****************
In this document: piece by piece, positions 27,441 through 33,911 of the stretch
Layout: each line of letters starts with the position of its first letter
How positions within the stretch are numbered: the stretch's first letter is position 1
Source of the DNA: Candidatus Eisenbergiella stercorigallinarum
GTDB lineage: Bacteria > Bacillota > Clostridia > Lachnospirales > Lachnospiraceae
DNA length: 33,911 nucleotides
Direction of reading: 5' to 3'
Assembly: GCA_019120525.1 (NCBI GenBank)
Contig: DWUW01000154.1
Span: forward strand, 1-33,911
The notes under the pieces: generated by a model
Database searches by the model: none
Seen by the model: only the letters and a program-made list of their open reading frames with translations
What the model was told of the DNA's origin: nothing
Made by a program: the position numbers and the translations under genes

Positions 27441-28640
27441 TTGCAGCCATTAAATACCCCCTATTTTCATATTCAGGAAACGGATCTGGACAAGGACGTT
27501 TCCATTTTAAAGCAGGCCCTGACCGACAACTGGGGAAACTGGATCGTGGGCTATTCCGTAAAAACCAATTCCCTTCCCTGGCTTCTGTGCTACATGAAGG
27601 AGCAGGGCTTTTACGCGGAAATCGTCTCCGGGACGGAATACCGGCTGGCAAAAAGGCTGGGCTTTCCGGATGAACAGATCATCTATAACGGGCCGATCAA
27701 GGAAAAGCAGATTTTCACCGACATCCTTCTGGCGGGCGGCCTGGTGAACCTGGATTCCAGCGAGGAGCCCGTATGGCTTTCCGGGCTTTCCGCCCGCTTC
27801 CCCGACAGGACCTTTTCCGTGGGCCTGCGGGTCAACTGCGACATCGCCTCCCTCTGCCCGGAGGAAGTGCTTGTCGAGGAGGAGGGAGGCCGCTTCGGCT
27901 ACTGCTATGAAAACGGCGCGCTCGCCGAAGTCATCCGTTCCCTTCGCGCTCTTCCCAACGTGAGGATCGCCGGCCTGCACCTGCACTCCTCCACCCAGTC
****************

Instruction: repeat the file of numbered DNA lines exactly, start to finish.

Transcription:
In this document: piece by piece, positions 27,441 through 33,911 of the stretch
Layout: each line of letters starts with the position of its first letter
How positions within the stretch are numbered: the stretch's first letter is position 1
Source of the DNA: Candidatus Eisenbergiella stercorigallinarum
GTDB lineage: Bacteria > Bacillota > Clostridia > Lachnospirales > Lachnospiraceae
DNA length: 33,911 nucleotides
Direction of reading: 5' to 3'
Assembly: GCA_019120525.1 (NCBI GenBank)
Contig: DWUW01000154.1
Span: forward strand, 1-33,911
The notes under the pieces: generated by a model
Database searches by the model: none
Seen by the model: only the letters and a program-made list of their open reading frames with translations
What the model was told of the DNA's origin: nothing
Made by a program: the position numbers and the translations under genes

Positions 27441-28640
27441 TTGCAGCCATTAAATACCCCCTATTTTCATATTCAGGAAACGGATCTGGACAAGGACGTT
27501 TCCATTTTAAAGCAGGCCCTGACCGACAACTGGGGAAACTGGATCGTGGGCTATTCCGTAAAAACCAATTCCCTTCCCTGGCTTCTGTGCTACATGAAGG
27601 AGCAGGGCTTTTACGCGGAAATCGTCTCCGGGACGGAATACCGGCTGGCAAAAAGGCTGGGCTTTCCGGATGAACAGATCATCTATAACGGGCCGATCAA
27701 GGAAAAGCAGATTTTCACCGACATCCTTCTGGCGGGCGGCCTGGTGAACCTGGATTCCAGCGAGGAGCCCGTATGGCTTTCCGGGCTTTCCGCCCGCTTC
27801 CCCGACAGGACCTTTTCCGTGGGCCTGCGGGTCAACTGCGACATCGCCTCCCTCTGCCCGGAGGAAGTGCTTGTCGAGGAGGAGGGAGGCCGCTTCGGCT
27901 ACTGCTATGAAAACGGCGCGCTCGCCGAAGTCATCCGTTCCCTTCGCGCTCTTCCCAACGTGAGGATCGCCGGCCTGCACCTGCACTCCTCCACCCAGTC